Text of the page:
1.Carpool to Split Funds and Gear
While gas prices are lower now than they’ve been in a long time, traveling to your hunting spot with a group is a great way to split costs. You can also often share gear, so that one person doesn’t have to buy a lot of new gear. Speaking of gear, check out Hunting Mark before you buy anything. Hunting Mark provides the firearms community with resources to help them choose the best gear for their hunt.
2. Hunt in Lower Cost States
If you are not hunting where you live, investigate what states charge for a non-resident hunting license. Some states are much higher than others. For instance, to hunt deer in Iowa, according to the Iowa Department of Natural Resources, requires a grand total of $644 plus fees. That’s for a hunting license ($131.00), a non-resident habitat fee ($15.00), and deer tags, sold as an any-sex tag and antlerless tag combination ($498.00).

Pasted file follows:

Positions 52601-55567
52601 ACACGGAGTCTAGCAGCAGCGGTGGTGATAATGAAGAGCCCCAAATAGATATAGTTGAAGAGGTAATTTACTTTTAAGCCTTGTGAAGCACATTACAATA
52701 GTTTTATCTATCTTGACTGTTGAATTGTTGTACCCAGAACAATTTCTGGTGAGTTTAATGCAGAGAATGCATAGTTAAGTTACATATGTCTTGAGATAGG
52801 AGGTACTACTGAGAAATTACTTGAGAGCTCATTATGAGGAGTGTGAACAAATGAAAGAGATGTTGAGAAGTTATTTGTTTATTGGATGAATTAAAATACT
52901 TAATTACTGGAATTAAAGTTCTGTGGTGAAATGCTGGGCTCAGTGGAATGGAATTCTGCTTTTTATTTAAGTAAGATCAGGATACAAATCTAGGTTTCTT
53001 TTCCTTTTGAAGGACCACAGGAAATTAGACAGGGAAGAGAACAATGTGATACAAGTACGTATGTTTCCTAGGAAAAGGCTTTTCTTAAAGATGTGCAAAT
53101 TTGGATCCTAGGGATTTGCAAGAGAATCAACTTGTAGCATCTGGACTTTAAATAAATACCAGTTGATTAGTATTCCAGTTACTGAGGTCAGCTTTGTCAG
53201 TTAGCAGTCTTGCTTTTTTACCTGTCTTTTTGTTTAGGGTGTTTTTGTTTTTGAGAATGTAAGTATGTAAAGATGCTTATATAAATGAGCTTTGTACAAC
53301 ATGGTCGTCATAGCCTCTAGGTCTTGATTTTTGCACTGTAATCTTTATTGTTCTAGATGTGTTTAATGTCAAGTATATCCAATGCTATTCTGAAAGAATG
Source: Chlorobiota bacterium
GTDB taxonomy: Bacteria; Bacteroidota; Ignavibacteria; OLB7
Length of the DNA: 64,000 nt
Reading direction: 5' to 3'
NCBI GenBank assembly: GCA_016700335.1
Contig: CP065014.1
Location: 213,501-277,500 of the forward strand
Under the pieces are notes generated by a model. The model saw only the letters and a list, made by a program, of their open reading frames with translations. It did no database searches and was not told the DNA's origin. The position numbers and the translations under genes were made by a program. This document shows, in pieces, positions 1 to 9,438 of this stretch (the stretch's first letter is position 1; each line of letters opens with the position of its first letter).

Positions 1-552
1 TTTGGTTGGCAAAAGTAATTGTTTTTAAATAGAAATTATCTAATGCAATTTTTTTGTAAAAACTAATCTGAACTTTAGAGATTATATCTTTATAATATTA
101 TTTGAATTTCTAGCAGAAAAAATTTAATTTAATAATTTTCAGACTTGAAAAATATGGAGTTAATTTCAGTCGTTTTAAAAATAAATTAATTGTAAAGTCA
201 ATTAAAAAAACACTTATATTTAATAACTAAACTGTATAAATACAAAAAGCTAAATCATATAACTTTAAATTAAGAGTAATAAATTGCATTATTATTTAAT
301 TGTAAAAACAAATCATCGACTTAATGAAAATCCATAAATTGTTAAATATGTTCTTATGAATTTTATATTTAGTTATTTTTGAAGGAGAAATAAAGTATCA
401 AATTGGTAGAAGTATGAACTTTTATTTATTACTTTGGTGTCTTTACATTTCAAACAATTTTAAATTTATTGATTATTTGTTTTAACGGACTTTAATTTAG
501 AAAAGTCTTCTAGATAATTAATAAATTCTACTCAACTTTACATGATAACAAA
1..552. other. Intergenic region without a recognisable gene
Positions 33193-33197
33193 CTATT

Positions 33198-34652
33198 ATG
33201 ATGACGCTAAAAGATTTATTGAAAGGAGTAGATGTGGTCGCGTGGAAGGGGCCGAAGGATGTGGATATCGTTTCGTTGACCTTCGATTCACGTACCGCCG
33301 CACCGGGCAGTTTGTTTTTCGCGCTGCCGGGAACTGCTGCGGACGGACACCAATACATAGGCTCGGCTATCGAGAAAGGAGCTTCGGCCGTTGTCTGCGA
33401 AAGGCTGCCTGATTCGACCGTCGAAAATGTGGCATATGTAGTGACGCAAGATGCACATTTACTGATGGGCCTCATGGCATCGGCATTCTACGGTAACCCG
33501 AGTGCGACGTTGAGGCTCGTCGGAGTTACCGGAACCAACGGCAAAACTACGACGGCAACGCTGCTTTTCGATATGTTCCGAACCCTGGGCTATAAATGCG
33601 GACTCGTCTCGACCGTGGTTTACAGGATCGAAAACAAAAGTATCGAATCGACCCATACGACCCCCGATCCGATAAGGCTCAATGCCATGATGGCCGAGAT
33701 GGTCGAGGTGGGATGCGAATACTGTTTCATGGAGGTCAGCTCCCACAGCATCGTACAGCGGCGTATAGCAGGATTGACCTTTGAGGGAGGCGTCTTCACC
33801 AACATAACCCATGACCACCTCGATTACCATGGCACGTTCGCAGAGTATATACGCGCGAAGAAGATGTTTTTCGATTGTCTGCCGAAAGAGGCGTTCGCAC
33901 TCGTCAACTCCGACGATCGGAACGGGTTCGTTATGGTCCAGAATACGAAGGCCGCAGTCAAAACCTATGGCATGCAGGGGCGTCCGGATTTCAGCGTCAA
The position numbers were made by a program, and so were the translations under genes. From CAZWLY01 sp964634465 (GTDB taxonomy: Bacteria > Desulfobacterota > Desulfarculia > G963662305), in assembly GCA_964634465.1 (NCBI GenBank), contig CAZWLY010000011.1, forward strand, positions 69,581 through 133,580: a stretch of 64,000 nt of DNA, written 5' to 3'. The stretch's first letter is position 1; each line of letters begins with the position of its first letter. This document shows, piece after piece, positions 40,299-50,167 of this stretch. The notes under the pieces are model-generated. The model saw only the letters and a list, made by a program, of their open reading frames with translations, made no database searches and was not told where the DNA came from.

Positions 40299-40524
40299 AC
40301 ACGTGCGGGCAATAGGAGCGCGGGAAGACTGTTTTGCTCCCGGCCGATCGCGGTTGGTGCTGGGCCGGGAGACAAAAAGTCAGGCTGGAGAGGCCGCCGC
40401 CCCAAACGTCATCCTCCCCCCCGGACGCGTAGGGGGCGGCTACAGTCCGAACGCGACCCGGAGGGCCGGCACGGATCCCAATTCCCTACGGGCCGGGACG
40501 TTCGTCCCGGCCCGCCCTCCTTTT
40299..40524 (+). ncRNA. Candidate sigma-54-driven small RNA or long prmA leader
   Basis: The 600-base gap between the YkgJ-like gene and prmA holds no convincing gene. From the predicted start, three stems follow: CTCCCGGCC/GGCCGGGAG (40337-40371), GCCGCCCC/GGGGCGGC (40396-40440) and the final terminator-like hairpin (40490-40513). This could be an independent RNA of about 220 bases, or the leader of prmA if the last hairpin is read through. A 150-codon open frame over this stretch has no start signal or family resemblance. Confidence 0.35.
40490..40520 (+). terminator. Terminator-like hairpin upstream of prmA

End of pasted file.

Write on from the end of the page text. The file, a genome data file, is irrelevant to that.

3. Don’t Hire Guides
4. Camp Rather Than Stay in Hotels
It could be tempting to stay in a hotel and then head out early in the morning, but you’ll save time and money if you camp near the area where you want to hunt instead.
5. Bring Your Own Food
6. Try to Hunt On Private Land
7. Hunt on Public Land
I know I just said to hunt on private land, but hunting on easily accessible public land can save you money. Public lands may be more crowded, but there are deer that need to be taken there too, so you might as well get yours. There are approximately 700 million acres of public land in the United States, and much of it is easy to get to and affordable. If you’re camping, you can get farther out, which means less competition.
8. Process and Butcher Yourself
After the hunt, you can save money by learning how to do the processing and butchering yourself rather than by paying for a butcher. The cost to have your meat processed and butchered can be expensive, but if you teach yourself how to do things such as make jerky, you can have all the specialty items you want at homemade prices.